The one very good component of this lobbying process is that NASA is not doing the building or the designing. It is hiring private companies, which means the project will act to stimulate the American aerospace industry. Moreover, it is leaving the ownership of the spacecraft and the decision on what launch vehicle to use to the companies, which means this cannot be used as a lever to fund the SLS boondoggle. Under this arrangement more will get done faster for less.

Even so, Lunar Gateway will mostly act to slow the United States’ effort to colonize the solar system. We will be spending our government space dollars on an orbiting lunar space station, thus generally trapping us in orbit, as we watch China, India, Russia and others land and explore the surface.

There is only one way Gateway could possibly be beneficial to the United States. NASA gets it built fast and cheaply, so that it then can be used as a jumping off point for further exploration. This would give the U.S. capabilities in space that far exceed other countries.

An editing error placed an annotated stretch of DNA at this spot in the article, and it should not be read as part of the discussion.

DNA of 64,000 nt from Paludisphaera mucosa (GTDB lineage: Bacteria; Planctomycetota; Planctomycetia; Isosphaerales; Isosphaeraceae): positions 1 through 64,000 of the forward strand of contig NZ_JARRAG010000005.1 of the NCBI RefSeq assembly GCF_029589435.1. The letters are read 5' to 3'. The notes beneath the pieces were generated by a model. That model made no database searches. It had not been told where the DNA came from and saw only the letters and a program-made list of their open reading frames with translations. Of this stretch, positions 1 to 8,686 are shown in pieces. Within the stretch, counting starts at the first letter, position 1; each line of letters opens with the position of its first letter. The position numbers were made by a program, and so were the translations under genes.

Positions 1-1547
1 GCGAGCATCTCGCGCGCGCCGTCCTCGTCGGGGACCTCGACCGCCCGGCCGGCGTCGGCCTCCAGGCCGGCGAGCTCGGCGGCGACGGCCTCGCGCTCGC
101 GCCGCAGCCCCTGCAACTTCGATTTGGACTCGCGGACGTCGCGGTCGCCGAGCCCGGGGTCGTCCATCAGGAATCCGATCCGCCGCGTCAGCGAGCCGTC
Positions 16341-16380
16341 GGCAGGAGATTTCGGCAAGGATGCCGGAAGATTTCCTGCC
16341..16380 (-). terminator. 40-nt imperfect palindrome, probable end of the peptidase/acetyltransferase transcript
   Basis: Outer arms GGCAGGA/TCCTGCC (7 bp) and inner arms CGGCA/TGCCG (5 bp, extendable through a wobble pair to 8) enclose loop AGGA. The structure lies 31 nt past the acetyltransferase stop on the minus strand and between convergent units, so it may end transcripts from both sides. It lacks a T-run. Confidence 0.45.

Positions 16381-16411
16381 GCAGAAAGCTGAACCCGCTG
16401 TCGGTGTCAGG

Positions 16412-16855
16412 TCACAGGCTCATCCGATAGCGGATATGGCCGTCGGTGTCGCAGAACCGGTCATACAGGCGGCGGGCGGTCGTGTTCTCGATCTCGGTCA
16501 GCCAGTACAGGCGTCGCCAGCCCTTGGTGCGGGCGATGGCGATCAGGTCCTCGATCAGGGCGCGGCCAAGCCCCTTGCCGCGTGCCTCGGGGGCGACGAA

My fear is that NASA has a terrible track record in the past half century of doing anything fast or cheaply. Instead, NASA projects like Gateway end up taking forever and costing many times their initial proposed budget. SLS is a perfect poster child for this. Its goal is not so much to launch as to provide Congress endless pork.

NASA awards Maxar Gateway power/communications contract

The never-ending boondoggle: NASA this week awarded the company Maxar its first official Lunar Gateway contract to develop the power, propulsion, and communications systems for the station.